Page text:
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What’s In a Name? LWV Challenges ‘Copycat’ Group

September 18, 2009

SEATTLE - The League of Women Voters says the name of one new political group is too close for comfort - and has asked the League of American Voters to stop using the similar name. The two groups are on completely different sides in the health care reform debate; the League of Women Voters supports a public insurance option, while the League of American Voters is running TV ads to "stop Obama Care."

The League of Women Voters calls the ads misleading and inflammatory, and Washington member Susan Eidenschink is concerned people are confusing the two groups.

"When they hear something, they'll kind-of attribute it to an organization that they're familiar with. When League members or others hear that the League of American Voters does not support that - they're confused."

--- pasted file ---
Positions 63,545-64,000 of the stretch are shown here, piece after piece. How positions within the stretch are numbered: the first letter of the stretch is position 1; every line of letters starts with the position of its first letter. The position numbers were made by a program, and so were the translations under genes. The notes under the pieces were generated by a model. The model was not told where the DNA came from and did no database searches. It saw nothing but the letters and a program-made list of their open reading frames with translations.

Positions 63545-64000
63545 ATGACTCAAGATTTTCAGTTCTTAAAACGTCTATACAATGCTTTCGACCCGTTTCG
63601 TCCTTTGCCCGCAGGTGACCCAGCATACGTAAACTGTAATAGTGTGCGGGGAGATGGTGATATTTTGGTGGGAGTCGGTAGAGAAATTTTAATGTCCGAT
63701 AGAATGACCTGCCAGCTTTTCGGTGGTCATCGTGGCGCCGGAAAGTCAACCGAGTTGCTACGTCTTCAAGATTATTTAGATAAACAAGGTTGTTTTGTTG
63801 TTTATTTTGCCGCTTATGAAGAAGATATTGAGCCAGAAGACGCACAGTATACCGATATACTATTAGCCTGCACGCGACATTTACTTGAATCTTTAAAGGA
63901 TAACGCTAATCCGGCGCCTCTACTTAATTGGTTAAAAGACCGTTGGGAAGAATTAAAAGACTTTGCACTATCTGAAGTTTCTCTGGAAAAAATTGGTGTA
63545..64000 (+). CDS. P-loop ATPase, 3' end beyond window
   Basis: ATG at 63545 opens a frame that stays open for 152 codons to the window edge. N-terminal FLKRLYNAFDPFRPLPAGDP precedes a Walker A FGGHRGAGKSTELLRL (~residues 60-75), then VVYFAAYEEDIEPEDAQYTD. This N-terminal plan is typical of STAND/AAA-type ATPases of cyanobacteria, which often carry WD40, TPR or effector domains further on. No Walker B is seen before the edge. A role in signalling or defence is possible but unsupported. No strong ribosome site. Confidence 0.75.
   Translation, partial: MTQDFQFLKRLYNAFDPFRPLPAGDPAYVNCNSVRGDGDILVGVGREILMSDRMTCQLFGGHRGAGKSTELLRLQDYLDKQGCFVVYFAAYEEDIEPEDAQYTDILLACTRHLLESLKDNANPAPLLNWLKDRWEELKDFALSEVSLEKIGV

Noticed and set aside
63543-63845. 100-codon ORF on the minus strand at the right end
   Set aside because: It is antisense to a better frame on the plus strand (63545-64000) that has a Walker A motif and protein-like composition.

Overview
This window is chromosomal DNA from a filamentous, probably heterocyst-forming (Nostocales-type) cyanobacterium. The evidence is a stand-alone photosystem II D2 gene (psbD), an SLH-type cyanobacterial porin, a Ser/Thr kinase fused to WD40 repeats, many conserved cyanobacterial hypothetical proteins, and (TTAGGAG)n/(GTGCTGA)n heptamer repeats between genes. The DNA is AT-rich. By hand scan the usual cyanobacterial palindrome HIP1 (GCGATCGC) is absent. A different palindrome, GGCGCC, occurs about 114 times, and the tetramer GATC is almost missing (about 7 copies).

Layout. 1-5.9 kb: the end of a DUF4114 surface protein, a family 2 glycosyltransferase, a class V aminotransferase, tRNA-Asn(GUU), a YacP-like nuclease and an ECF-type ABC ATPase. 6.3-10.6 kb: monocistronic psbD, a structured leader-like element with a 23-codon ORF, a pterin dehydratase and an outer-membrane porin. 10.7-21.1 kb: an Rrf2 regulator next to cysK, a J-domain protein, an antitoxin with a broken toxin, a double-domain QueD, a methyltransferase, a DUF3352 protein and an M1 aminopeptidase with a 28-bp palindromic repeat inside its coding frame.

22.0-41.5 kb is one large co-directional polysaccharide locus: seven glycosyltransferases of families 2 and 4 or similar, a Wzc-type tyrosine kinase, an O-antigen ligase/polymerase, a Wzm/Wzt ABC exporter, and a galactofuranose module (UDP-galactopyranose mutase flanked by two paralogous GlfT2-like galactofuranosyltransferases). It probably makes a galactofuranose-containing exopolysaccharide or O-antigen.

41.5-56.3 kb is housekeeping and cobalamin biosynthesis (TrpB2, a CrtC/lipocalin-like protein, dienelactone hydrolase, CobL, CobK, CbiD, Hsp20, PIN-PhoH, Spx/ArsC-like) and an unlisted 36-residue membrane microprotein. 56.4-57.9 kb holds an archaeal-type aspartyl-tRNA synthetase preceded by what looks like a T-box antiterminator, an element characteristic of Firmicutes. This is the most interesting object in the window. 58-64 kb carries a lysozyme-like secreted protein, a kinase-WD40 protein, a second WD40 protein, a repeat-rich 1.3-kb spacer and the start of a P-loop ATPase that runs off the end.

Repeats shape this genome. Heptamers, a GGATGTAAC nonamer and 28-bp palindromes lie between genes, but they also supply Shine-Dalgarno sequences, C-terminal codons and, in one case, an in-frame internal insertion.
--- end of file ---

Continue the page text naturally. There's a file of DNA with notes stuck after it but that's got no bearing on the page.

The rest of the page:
The League of American Voters' ad says health care reform will "end Medicare as we know it," "limit life-saving medicines," and "hurt seniors." Leaders of the League of Women Voters of Washington have contacted the other group, which Eidenschink says does not intend to budge.

"They've basically said that what they have in the ad is perfectly fine. They don't see any reason they shouldn't continue to call themselves the 'League of American Voters.'"

Of course, a number of other groups also call themselves "voters' leagues" of one kind or another, but the League of Women Voters≤/em> says this one concerns them because its sources of funding are unclear. More information about the "Health Care Ad Wars" is online at www.lwv.org; see link to the National Journal article of Sept. 14, 2009.

Chris Thomas, Public News Service - WA